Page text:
package 'tomcat7' do
  action :install

# Create the directory for the Hello World app
directory '/var/www/hello_world' do
  owner 'tomcat7'
  group 'tomcat7'
  mode '0755'
  recursive true
  action :create

# Deploy the Hello World index.html file
template '/var/www/hello_world/index.html' do
  source 'index.html.erb'
  owner 'tomcat7'
  group 'tomcat7'
  mode '0644'
  action :create

# Start and enable the Tomcat service
service 'tomcat7' do
  action [:enable, :start]

Step 2: Create the Index HTML Template

  1. Create a new file named index.html.erb in the templates/default directory with the following content:
<!-- templates/default/index.html.erb -->
    <title>Hello World</title>
    <h1>Hello, World!</h1>

Step 3: Upload the Cookbook to Chef Server

  1. Make sure you’re in the hello_world cookbook directory.
  2. Use the following command to upload the cookbook to your Chef Server (replace <YOUR_CHEF_SERVER_URL> and <YOUR_ORGANIZATION> with your Chef Server URL and organization name):
knife cookbook upload hello_world -o .

Step 4: Create a Vagrantfile

  1. Create a Vagrantfile in the root directory of your project with the following content:
# Vagrantfile

Vagrant.configure("2") do |config|
  config.vm.box = "ubuntu/bionic64"
  config.vm.network "private_network", type: "dhcp"
  config.vm.provider "virtualbox" do |vb|
    vb.memory = "1024"

  config.vm.provision "chef_solo" do |chef|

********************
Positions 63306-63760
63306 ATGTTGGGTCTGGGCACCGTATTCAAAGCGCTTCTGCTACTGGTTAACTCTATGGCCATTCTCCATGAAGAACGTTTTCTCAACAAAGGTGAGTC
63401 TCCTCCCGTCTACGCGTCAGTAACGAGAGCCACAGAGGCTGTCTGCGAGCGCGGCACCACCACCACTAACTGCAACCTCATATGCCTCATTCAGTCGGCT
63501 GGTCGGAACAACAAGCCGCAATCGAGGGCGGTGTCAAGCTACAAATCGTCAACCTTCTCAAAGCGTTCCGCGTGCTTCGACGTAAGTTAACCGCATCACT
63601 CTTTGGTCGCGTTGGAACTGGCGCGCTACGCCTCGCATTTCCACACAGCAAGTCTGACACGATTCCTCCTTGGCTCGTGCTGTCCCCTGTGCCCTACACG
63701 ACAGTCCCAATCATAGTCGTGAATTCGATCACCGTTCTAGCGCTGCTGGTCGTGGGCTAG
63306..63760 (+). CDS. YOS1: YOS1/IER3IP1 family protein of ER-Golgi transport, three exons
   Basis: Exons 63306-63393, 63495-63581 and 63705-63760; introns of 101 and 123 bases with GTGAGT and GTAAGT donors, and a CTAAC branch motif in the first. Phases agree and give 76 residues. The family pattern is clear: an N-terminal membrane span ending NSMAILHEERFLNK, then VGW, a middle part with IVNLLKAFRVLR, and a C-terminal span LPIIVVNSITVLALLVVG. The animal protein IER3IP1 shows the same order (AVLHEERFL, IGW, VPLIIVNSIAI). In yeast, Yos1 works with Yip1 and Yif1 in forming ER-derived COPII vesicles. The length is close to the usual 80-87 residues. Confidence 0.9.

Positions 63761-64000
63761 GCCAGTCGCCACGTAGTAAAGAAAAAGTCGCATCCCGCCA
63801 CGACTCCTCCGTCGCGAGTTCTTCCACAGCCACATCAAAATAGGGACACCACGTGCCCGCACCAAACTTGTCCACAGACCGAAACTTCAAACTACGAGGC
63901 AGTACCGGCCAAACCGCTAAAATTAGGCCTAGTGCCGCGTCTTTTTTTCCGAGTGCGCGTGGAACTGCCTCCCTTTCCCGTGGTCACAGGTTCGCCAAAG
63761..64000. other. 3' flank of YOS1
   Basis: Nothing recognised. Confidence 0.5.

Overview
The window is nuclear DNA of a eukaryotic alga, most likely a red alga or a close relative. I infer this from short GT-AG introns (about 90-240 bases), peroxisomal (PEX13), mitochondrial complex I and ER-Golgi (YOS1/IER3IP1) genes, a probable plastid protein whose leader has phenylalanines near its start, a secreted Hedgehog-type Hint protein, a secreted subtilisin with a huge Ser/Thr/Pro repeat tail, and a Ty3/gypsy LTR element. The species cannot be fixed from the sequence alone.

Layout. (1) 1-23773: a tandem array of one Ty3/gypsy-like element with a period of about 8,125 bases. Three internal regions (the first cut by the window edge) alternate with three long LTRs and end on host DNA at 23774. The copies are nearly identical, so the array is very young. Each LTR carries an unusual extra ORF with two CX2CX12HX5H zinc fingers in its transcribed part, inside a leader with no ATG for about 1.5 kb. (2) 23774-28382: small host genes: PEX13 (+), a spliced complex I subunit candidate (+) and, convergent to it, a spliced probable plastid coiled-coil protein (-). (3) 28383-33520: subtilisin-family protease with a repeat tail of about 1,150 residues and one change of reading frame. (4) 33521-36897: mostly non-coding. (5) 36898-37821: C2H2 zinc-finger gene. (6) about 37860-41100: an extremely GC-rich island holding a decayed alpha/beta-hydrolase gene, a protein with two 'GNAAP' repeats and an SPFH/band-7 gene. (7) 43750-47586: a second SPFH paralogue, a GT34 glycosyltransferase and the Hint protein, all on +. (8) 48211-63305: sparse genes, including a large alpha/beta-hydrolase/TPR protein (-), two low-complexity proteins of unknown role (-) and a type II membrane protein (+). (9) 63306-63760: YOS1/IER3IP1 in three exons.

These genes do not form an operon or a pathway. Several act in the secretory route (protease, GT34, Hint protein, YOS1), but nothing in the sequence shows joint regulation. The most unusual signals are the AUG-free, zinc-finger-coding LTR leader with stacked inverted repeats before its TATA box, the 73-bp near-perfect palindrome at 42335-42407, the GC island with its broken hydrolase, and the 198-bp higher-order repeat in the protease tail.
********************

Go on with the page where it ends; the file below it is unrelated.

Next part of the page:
chef.cookbooks_path = ["cookbooks", "site-cookbooks"]
    chef.add_recipe "hello_world"

Step 5: Provision the Virtual Machine

  1. Open your terminal and navigate to your project directory.
  2. Run the following command to create and provision the virtual machine using Vagrant:
vagrant up

Vagrant will create a new virtual machine, apply the Chef cookbook, and configure Tomcat along with the “Hello World” application.

Step 6: Access the Hello World Page

  1. Once the provisioning is complete, SSH into the virtual machine:
vagrant ssh
  1. Open a web browser on your host machine and enter the following URL to access the “Hello World” page:

You should see the “Hello, World!” message displayed.

Congratulations! You’ve successfully set up a basic Chef cookbook to install Tomcat and deploy a “Hello World” application. This demonstration provides a glimpse into how Chef can be used for configuration management and automation in your infrastructure.


Chef is a powerful configuration management tool that allows you to automate and streamline your infrastructure provisioning and management tasks. In this hands-on demonstration, you’ve learned how to create a Chef cookbook to set up a Tomcat server and deploy a simple web application. This is just the beginning of what Chef can do; it can be used to manage complex configurations, enforce compliance, and maintain infrastructure at scale. Explore more Chef resources and experiment with different recipes and cookbooks to fully harness its capabilities in your environment.